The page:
5 Efficient Ways to Cue Your Queue from Beginning to End
Progress equals happiness. For customers who are ready to checkout or be served, there are few things more satisfying than an efficient queuing process from the beginning of the queue (where does the line form?) to the end (how do I know who’s next in line?).
Here are five efficient and effective ways to use ‘cues’ to make your queue more efficient.
1. Clear and Strategic Signage
If there’s one cue that has stood the test of time, it’s signage. Whether digital or printed, your queue signage can make the difference. Use signage to guide customers to the start of your queue and all the way through to the exit. The comfort customers gain knowing they’ve arrived in the correct line will be well worth the effort. Leave no doubt, make your signage count.
2. Flow/Path Markers All the Way Through Service
From the “line forms here” start of your queue all the way to the door, make sure your customers can easily navigate their way through the entire queue system. As you design your queue, it can be better to over communicate with extra signs, stanchions, and instructions rather than to leave a customer with questions.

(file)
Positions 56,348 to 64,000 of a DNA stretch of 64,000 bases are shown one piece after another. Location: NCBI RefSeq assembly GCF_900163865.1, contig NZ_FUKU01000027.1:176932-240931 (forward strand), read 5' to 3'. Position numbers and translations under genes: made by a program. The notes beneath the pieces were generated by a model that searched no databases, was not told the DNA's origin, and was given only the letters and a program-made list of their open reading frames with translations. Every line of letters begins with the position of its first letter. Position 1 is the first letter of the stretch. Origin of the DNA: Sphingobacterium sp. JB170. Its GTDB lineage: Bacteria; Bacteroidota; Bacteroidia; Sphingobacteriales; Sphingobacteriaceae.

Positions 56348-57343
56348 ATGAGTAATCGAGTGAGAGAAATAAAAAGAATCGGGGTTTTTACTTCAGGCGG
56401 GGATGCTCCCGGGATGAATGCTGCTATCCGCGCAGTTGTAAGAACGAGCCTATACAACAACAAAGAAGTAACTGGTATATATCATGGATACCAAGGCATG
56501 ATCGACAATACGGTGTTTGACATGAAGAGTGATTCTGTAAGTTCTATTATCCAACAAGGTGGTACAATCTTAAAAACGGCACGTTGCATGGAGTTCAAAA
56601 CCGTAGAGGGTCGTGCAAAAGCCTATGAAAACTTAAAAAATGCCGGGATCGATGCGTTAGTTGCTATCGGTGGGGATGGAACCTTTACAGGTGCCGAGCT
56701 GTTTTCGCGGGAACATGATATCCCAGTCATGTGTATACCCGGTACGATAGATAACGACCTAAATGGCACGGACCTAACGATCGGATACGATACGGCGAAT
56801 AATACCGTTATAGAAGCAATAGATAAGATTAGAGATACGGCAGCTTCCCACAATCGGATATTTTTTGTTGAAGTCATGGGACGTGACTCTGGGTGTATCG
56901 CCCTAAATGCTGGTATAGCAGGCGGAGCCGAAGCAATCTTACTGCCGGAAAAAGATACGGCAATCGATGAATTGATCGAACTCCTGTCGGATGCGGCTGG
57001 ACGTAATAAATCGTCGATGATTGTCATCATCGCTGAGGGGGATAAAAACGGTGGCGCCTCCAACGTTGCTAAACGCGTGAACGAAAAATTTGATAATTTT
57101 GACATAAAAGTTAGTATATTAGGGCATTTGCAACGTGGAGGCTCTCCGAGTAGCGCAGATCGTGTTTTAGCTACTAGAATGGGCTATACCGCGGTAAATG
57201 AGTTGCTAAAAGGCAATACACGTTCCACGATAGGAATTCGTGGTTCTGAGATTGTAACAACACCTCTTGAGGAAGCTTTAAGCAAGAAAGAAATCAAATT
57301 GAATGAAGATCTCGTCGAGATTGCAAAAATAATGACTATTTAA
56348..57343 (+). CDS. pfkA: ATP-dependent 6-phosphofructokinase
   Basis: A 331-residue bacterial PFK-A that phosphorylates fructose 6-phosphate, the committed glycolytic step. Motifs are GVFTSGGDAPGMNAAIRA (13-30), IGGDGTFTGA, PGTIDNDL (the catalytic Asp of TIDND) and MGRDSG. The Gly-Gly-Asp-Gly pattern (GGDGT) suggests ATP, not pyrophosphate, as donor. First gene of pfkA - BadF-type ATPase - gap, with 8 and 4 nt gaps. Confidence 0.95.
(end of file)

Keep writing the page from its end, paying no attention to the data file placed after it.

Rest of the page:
3. Clear Service Counter Locators
One aspect of a clear queue path is identifying where the checkout or service agents are located. Use lights, numbers, barriers, counters, etc. to let customers clearly know where to go to complete their transaction.
4. Automated Call Forward System
As customers move through the queue, a prominent and efficient call forward system can maximize productivity and ‘cue’ customers in when it’s their time to be served. Digital signage combined with audio cues and station lights, all easily facilitated by a call forward system, make calling the next customer forward a breeze.
5. Queue Monitoring with Estimated Wait Times
Intelligent queue management systems use real-time customer data to track and record traffic and queuing patterns to predict customer flow and accurately estimate wait times. The data can be used to inform waiting customers of how long they should expect to wait before being served. And that’s a ‘cue’ that can make customers more patient all the way through. (Tip: Read the Intelligent Queue Management Guide for more info on exactly what to include and how to use real time data to make the most of your queue.)
A well-informed customer is a happy customer. How will you use cues to build a queue that keeps your customers coming back for more?